Cloud Security

Pentest Cloud (AWS/Azure/GCP) by certified experts

Testing and securing IT systems in the cloud.

Penetration testing in the cloud is unique and has its own security standards. Although cloud providers' security measures can mitigate some vulnerabilities, many organizations are still at risk due to the complexity of these services.

The Differences - Penetration Testing for Cloud Infrastructure vs. Traditional Infrastructure

Penetration testing for cloud infrastructures is as distinctly different from penetration testing for traditional infrastructures as cloud infrastructures are different from traditional hosting infrastructures. Redlings' cloud penetration testing specifically targets these differences and identifies the configuration and implementation errors that often go unchecked. Cloud providers such as Amazon AWS, Google Cloud Platform (GCP) and Microsoft Azure offer a high number of services, but generally follow a shared responsibility model where the cloud provider is responsible for the security of the cloud, such as the hardware and backend infrastructure, and you are responsible for the security in the cloud, such as the configuration of your servers, the permissions granted in your environment and more.

How hackers typically gain access to your cloud infrastructure

Below are some of the common methods malicious actors use to gain access to your cloud environment. Although this is aimed at compromising Amazon Web Services (AWS) credentials, these ideas apply to almost all cloud providers on a larger scale. Some of these methods include:
  • A third party with access to your cloud infrastructure is behaving in a dubious or malicious manner, performing actions that are unknown to you.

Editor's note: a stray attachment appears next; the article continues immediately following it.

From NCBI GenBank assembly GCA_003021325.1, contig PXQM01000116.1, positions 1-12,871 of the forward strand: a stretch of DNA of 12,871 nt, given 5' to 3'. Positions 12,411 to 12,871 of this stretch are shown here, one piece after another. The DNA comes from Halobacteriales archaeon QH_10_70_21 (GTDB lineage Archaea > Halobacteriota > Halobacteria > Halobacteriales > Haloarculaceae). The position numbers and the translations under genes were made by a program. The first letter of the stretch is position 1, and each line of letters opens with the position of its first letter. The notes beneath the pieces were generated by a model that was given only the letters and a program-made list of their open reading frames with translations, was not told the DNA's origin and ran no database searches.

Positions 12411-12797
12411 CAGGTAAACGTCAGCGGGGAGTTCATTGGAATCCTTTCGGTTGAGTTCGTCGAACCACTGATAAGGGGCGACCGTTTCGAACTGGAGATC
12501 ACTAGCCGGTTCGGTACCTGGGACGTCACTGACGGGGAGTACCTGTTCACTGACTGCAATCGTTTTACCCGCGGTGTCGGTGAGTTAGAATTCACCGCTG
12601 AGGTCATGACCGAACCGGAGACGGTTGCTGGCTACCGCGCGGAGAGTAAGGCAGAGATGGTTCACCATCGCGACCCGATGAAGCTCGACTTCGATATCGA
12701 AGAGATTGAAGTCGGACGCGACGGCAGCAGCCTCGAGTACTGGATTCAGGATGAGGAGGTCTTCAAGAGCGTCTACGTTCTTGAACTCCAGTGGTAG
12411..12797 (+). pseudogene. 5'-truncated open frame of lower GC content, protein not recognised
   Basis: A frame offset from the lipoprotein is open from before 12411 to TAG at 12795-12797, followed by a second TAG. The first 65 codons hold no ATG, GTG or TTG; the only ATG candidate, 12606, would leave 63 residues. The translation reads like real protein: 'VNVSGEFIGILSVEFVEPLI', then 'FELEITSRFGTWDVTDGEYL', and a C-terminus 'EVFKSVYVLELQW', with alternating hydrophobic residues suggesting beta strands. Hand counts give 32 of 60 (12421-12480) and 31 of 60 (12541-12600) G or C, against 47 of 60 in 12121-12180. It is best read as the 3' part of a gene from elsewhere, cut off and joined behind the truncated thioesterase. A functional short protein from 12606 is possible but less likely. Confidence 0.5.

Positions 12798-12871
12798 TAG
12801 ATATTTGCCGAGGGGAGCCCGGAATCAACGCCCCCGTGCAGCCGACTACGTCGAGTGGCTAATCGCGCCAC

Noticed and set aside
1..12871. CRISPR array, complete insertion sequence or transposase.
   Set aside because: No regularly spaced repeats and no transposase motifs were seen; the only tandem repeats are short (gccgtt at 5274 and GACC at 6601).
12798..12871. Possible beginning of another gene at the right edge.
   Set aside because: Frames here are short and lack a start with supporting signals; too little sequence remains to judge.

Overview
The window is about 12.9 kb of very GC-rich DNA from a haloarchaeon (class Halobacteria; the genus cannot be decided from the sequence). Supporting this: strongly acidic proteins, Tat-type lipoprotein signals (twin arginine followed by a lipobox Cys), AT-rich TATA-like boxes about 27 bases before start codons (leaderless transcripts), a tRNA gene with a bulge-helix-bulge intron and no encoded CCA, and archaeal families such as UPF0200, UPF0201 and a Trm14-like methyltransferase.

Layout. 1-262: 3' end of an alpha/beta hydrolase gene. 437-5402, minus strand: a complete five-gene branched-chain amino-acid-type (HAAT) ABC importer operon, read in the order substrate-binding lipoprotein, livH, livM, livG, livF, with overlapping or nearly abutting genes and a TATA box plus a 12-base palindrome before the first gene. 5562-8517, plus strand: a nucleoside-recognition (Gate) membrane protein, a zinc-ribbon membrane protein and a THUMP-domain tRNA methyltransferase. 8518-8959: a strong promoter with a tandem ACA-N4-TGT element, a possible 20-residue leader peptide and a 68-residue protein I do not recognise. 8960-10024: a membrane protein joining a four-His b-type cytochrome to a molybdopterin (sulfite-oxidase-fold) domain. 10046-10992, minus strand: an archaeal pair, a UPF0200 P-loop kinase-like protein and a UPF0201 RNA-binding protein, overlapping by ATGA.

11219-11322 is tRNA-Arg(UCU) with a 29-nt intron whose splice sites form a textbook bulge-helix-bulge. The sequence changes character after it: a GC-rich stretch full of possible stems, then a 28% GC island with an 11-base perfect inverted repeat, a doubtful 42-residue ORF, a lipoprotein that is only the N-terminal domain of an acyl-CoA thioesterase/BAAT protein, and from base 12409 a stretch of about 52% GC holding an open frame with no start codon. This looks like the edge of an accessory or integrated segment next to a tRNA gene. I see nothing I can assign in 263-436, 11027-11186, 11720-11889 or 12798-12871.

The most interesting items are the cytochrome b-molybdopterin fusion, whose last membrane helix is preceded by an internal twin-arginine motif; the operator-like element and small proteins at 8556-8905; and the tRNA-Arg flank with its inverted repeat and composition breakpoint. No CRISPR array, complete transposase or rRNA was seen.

• A trusted third party with access to your cloud infrastructure is compromised (supply chain scenarios).
  • Misconfigured repositories lead to loss of confidential data.
  • Errors during a commit lead to the release of confidential data.
  • Locally stored credentials, are stolen by Local File Inclusion (LFI) or Remote Code Execution (RCE).
  • Credentials are stolen through server-side request forgery (SSRF)
  • An already known third-party database is compromised. Its users continue to use a compromised password.
  • Reuse of a password for different accounts occurs.
  • Phishing emails or vishing (voice-over-IP phishing).
  • Physical attack vectors
  • Systems of employees are compromised and then bring this into your environment
  • Mistakes made by employees lead to unintended consequences

Penetration Testing for Amazon Web Services (AWS)

The AWS architecture consists of a set of powerful APIs. Our security engineers are deeply integrated into the AWS ecosystem and test for a number of AWS-specific misconfigurations, including the following:


  • Analyze permissions for permission escalation paths (via services like Lambda, EC2, etc.).
  • Look for misconfigured roles and try to access them
  • Establish persistence through backdoor users / roles.


  • List instances, security groups, and AMIs to perform EC2 attacks.
  • Misuse of Simple Systems Manager to remotely access instances.
  • Analyzing EC2 user data for secrets or system credentials.
  • Identify routes between VPCs for lateral movement and escalation.


  • Check if the buckets are misconfigured (not authenticated).
  • Verify S3 bucket access to sensitive files and data after authentication.
  • Use existing S3 buckets to filter data or perform additional attacks


  • Analyze code and configuration to reveal confidential information